NLRB Applies D.R. Horton, Strikes Class Action Waiver

RSS Feed

The National Labor Relations Board (NLRB) has issued a potentially influential ruling that extends its earlier interpretation of AT&T Wireless v. Concepcion in D.R. Horton. That decision struck an arbitration clause that included a class action waiver as a condition of employment. See D.R. Horton, 357 NLRB No. 184 (Jan. 3, 2012). Now the NLRB has held that making a class action waiver a condition of employment is an unfair labor practice, even where the waiver is not part of an arbitration clause. See Convergys Corp., 2012 NLRB LEXIS 742 (Oct. 25, 2012).

Convergys, which provides customer service support, had required all job applicants to sign a form stating that the applicants “will not lead, join, or serve as a member of a class or group of persons bringing such a claim or lawsuit.” Convergys at 2. Regardless, Convergys employee Hope Grant filed an FLSA collective action alleging that Convergys failed to pay her and similarly situated workers for essential tasks undertaken before and after their core customer service duties. Id. Convergys moved to strike any class and collective allegations pursuant to the waiver form all employees had signed as part of applying for their jobs at Convergys. Id.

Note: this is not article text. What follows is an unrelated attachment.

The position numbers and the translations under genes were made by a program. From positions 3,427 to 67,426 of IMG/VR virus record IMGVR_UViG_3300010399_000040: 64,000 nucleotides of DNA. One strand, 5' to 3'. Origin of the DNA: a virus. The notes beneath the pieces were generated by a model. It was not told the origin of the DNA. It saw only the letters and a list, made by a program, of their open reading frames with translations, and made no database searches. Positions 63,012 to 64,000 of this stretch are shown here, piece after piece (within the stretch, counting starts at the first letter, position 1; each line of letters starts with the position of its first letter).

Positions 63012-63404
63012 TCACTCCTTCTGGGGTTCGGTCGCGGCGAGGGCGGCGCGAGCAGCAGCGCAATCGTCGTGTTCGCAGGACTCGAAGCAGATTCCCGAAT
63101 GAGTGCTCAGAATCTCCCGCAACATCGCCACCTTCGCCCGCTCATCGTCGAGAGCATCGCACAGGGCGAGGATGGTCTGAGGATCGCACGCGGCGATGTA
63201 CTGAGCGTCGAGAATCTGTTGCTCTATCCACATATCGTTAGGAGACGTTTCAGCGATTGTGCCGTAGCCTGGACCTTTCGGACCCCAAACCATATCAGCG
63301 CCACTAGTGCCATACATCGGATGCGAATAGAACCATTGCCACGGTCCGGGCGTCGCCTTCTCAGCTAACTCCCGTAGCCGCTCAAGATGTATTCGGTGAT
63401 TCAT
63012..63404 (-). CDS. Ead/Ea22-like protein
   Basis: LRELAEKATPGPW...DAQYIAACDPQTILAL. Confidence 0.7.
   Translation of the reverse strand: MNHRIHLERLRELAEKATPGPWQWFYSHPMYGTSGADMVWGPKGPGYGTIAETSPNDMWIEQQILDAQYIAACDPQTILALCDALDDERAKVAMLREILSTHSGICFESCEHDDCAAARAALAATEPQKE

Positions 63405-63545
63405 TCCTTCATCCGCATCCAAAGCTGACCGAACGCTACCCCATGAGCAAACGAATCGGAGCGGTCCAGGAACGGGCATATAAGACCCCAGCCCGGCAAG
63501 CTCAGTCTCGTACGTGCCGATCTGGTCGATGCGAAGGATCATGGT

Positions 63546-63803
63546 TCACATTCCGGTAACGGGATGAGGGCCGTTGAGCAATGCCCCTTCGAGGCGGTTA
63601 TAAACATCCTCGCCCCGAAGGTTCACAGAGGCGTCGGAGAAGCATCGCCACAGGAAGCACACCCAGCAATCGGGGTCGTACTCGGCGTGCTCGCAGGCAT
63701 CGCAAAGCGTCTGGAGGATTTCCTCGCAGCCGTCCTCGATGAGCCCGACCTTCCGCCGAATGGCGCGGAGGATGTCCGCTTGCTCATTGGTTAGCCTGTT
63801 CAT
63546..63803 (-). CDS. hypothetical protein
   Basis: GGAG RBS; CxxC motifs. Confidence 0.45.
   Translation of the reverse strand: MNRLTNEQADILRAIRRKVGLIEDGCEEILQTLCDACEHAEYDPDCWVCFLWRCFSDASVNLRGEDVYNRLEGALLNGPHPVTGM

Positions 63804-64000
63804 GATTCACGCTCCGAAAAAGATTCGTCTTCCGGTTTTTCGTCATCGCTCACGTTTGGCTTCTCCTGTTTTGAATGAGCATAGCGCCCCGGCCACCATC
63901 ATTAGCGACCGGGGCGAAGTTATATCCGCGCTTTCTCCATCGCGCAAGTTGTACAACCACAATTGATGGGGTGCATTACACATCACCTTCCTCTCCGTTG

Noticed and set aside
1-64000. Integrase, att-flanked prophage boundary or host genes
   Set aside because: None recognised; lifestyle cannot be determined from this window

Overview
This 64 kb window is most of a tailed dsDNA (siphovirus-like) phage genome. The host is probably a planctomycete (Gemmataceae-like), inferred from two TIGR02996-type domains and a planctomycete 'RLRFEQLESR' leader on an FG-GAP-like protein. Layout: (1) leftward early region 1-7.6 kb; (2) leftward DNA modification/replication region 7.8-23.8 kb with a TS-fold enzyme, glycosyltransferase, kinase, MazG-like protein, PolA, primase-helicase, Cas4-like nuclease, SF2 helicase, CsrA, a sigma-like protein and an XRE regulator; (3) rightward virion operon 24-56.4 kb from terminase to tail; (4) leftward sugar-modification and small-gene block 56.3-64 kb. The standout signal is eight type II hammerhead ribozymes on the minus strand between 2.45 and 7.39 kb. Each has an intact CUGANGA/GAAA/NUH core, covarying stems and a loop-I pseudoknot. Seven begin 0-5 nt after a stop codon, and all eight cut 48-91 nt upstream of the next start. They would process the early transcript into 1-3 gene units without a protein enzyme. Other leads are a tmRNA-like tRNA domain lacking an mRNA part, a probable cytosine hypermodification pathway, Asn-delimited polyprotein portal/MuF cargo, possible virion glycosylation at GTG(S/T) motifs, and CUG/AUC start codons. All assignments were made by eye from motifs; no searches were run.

In holding that the class action waiver violates the National Labor Relations Act, the NLRB identified D.R. Horton as the controlling authority, finding that “despite the fact that the D.R. Horton decision concerned a mandatory arbitration agreement, rather than a lawsuit which waived the employees’ rights to maintain a class or collective action, it is clearly dispositive of this case.” Convergys at 3. The NLRB rejected Convergys’ attempts to distinguish D.R. Horton. The fact that Grant was a job applicant rather than an employee was found to be of no consequence, both because the NLRA covers job applicants and because Grant was an employee when she filed the class action. See id.

D.R. Horton is the subject of a pending appeal in the Fifth Circuit, which rendered it “procedurally infirm,” according to Convergys, another argument that was rejected by the NRLB. See Convergys at 3, n.2. Accordingly, in addition to making clear that D.R. Horton prohibits both mandatory arbitration clauses and class action waivers as conditions of employment, Convergys underscores that D.R. Horton remains good law while the appeal works its way through the Fifth Circuit.